Does Money matter with the New Jersey Devils?

The recent signing of Petr Sykora for $650K got me thinking about the unusual amount of distance between the Devils payroll and the salary cap this season.  Depending on the sort of sports philosophies you believe in, money is either the key to winning, or an avenue towards winning.  We all know there are sports teams who spend copious amounts of money and have won it all, while others have gone out and spent frugally and succeeded.  There are also the opposite trends, teams who buy up overpriced free agents and fail, along with teams who hold back on their spending and are bottom dwellers in the league.

Since the implication of the salary cap in the NHL, the Devils have been perennial contender for the Stanley Cup. Last year they faltered for a number  of reasons, one of which could be the lack of money spent. Since everyone has been predicting where the New Jersey Devils will land in the standings after last year, I'll take a look at what the money tells us, if anything. After the jump I'll take a look at how much of the cap the Devils spent and how efficiently they spent their money in terms of wins and points.

Including this upcoming season, the Devils have always spent at least 90% of the salary cap. We can draw the assumption that the Devils ownership is looking to maximize wins and not necessarily profit. Teams generally spend at the salary cap floor or hover just above it if they are looking to maximize their profit off of a sports team rather than wins. Lets be glad the Devils are win maximizers, unless you get more enjoyment watching the Devils record a profit rather than record a win. Recently the Devils have had salary cap problems with the signing of Ilya Kovalchuk (you guys know this). The "circumvention" of the salary cap led to many fines and a loss of draft picks, but the Devils got their man. This season Lou Lamoriello talked of a "budget" which concerned a few fans, including myself.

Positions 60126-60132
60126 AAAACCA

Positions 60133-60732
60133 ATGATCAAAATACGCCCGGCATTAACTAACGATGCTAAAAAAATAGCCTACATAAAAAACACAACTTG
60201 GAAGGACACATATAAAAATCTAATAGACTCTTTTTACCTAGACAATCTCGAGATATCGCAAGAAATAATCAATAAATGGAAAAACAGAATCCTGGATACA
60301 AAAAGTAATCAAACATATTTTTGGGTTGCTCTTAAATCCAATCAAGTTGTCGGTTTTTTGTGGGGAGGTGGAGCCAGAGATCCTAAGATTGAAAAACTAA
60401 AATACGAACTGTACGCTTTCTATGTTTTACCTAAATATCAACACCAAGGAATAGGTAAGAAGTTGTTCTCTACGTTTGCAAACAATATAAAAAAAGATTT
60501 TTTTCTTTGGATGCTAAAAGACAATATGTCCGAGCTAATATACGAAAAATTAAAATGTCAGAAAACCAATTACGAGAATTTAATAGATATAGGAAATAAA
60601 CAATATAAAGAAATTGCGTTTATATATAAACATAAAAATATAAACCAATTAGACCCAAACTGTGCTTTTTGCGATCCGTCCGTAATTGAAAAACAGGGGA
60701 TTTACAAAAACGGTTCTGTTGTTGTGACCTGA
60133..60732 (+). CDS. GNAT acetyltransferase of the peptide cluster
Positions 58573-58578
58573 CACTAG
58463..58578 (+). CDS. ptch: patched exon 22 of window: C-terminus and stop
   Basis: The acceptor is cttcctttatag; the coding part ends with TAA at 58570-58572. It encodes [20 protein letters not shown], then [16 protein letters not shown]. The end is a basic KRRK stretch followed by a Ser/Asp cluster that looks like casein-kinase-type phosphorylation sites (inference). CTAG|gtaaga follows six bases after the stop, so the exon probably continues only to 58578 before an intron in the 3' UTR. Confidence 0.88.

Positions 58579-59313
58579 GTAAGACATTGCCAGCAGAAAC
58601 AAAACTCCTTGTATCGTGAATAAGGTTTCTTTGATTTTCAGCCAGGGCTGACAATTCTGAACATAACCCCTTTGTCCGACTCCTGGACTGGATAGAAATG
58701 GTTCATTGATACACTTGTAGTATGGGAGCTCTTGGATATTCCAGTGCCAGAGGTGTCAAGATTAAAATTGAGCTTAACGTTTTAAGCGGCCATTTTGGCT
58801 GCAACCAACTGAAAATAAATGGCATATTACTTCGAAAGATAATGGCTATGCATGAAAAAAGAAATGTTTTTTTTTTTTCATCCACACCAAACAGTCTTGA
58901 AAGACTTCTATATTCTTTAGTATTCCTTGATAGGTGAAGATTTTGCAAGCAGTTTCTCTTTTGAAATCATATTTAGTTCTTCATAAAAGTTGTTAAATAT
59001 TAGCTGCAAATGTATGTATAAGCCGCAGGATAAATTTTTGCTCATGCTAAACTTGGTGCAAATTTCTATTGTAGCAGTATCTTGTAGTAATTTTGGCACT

The Devils have had winning seasons under the salary cap, except for last year's anomaly. As of last night, the Devils are $4,676,667 (according to under the cap....I'll let that sink in, the Devil's have over $4.6 million to spend, and they are holding onto it. Sure some of that may be due to a dried up free agency pool, the looming Zach Parise signing, and this new "budget" , but should we be worried the Devils may decrease their spending?

Below is a chart that shows the Devil's salary cap situations and their standings at the end of that season. The "# in NHL" column is the number they were in spending (total salary spent gathered from, number one being the team that spent the most in the league, 30 being the most frugal team:


Salary Cap

Salary Spent

% of Cap Spent

# in NHL

Points %




















































From the table you can see that the Devils have consistently spent at the top 33% of the league since the salary cap was instated, until last year. Last year they dropped below the top 10 teams in spending and actually decreased the amount they spent from the 09-10 season! The change in the percentage of cap spent was only 6% different than last year, but the results were dramatic. They took 13% less points than the year before and failed to make the playoffs. I know there were other factors in play, but maybe this slight decrease in money was overlooked. I mean, who doesn't have $500K to throw around in a recession?

This year the Devils will only be spending 93% of the cap, which drops them into the second half of the league in spending(#17). This is also the smallest percentage of the salary cap the Devils have ever spent. This small change in percentage may not look that big, but if you look at the # in the NHL, you see how much less they are spending compared to the rest of the NHL. 

Of course this is looking only at player salaries, not accounting for the change in coaches salaries, staff salaries, even Lou's salary. What the Devils pay management and coaching will definitely play a role in how well the Devils will perform, but I could not find year to year salaries for the whole staff, so i left that variable out.

As I said earlier, money spent and winning are not synonymous with each other, but they are highly correlated. Teams that do well year after year, spend near the top in the NHL.

Should this worry the fans of the New Jersey Devils? I leave this interpretation open to you, the reader, as to whether this decline in spending will hinder the Devils performance, or have the Devils found their own "Moneyball" strategy that will propel them into the playoffs for years to come?

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